• SGs are better for high power out
  • SGs are cheaper; IGs are higher priced
  • IGs produce a “simulated” AC sine wave
  • IGs do well creating a sine wave, but they’re not perfect; electronics don't like their sawtooth effect
  • SGs produce a pure sine wave
  • 1
    @peinal, thanks for the summary; I took the liberty of moving it from your comment into the answer, and added some formatting for easier readability. – Nate S. Oct 28 '19 at 17:20
  • This implies that SG's are better for sensitive electronics, which is absolutely not true. SGs may produce a truly analog wave, but the lack of consistent 60Hz presents a problem. – trpt4him Aug 1 '20 at 15:15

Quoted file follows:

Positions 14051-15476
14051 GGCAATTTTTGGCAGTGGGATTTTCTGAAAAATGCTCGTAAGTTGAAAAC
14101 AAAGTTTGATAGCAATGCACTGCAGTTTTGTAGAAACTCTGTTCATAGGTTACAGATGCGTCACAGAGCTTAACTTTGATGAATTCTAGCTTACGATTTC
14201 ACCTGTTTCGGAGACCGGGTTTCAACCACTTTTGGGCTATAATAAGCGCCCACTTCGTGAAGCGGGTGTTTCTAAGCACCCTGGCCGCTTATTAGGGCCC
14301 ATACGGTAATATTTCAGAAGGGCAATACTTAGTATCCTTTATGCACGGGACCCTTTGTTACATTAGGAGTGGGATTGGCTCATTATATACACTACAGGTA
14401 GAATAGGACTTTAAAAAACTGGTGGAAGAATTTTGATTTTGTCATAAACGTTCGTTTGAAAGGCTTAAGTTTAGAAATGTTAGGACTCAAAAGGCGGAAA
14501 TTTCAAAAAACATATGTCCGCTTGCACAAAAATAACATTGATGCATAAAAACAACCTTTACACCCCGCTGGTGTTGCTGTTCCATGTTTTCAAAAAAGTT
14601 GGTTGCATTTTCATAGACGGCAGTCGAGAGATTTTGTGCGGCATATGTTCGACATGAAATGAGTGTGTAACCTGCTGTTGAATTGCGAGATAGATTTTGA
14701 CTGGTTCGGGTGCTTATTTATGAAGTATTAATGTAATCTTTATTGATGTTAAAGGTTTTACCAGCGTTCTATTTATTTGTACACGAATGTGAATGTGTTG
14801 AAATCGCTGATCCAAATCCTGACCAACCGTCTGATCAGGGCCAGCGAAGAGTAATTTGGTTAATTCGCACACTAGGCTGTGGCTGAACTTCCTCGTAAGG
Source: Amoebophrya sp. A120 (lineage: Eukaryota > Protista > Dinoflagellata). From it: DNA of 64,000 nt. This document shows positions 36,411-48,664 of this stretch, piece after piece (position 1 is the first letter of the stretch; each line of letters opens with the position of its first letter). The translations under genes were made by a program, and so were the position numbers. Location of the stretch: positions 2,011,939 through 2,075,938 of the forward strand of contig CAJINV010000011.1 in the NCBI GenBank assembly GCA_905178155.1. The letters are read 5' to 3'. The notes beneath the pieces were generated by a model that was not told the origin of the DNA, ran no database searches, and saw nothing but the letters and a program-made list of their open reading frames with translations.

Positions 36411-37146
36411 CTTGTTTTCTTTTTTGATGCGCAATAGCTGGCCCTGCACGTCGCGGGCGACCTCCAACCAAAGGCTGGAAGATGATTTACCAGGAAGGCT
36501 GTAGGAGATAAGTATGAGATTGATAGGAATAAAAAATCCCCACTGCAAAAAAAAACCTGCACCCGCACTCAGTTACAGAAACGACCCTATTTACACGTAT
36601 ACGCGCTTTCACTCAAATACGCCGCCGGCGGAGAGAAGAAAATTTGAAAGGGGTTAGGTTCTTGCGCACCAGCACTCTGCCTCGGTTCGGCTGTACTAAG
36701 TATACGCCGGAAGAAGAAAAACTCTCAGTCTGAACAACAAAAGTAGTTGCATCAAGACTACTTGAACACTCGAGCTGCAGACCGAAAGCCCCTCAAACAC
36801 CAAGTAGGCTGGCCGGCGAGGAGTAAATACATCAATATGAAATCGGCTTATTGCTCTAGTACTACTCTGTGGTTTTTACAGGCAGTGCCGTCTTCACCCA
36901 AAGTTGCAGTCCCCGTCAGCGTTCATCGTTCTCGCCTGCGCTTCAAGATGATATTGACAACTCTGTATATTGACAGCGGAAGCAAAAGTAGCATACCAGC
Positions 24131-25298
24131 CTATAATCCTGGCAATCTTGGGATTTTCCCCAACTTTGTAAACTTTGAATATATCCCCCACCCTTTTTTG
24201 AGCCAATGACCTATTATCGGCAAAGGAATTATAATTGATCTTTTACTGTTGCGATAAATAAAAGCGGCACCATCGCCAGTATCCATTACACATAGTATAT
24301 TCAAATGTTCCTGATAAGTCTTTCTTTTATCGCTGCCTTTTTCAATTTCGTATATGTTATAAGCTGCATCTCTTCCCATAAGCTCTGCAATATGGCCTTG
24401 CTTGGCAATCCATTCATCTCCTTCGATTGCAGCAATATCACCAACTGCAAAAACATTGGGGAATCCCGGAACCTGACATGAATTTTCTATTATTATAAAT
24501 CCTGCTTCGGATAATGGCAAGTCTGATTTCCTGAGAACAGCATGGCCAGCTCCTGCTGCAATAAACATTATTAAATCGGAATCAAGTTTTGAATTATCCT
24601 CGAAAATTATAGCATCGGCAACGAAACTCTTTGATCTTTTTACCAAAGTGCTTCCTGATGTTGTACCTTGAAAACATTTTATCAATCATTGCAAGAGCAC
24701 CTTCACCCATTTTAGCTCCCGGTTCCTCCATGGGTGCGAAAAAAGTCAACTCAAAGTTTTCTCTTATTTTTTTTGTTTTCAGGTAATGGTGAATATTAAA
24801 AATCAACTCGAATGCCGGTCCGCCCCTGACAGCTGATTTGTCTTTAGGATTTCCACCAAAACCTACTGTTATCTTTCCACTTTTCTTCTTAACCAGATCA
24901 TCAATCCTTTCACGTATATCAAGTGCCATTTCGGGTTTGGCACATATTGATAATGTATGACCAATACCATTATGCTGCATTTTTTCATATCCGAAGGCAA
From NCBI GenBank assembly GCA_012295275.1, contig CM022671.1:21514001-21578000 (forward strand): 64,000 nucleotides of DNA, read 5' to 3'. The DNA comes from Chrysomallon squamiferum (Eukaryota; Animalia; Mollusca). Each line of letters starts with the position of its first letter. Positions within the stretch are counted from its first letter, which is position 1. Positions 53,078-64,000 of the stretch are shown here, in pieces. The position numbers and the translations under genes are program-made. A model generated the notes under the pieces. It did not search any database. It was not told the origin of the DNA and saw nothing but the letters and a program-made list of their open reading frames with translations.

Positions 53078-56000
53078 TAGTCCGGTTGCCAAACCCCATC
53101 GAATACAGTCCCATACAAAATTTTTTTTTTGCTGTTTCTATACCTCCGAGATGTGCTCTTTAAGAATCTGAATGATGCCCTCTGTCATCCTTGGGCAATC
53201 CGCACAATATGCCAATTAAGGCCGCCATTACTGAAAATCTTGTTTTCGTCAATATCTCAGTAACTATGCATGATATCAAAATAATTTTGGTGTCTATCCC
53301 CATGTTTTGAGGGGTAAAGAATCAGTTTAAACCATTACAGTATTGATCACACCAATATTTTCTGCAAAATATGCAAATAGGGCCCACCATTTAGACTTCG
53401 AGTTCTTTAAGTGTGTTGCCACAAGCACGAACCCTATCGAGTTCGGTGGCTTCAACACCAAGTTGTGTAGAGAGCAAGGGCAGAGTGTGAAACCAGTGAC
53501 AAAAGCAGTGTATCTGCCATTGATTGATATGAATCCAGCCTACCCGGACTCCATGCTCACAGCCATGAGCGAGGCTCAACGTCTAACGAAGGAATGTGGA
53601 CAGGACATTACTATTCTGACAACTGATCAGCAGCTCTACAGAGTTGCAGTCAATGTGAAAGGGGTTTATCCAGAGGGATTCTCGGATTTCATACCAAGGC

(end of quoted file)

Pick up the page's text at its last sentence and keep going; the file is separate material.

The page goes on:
It depends on what type of IG you get. I will break it down for you in general terms. In North America, we use 110 VAC at 60Hz. That means the waveform coming to our household outlet is alternating 60 times per sec ;)[ In Europe it may be 220 V 50 times as they use 50 Hz load]. How IG achieves this is fairly simple (or complicated depending on your understanding of the science/principle). Most InvGen have 3 phase permanent magnet alternator in delta configuration - meaning 3 sets of stator wired at 120 degree out of phase and magnets as rotor. when the gas engine turns the rotor, the coils produces 3 pure sine wave 120 degree out of phase at whatever frequency the engine is turning. Generally this is 260 VAC and RPM/60 Hz. This is then send via rectifier to produce almost DC 260VDC (with some ripple). This is where the inverter comes into play. It then turns that DC signal to 110VAC at 60Hz with MOSFETs and all that doodad. An expensive inverter could convert that DC into close to true sine wave while lesser ones would not.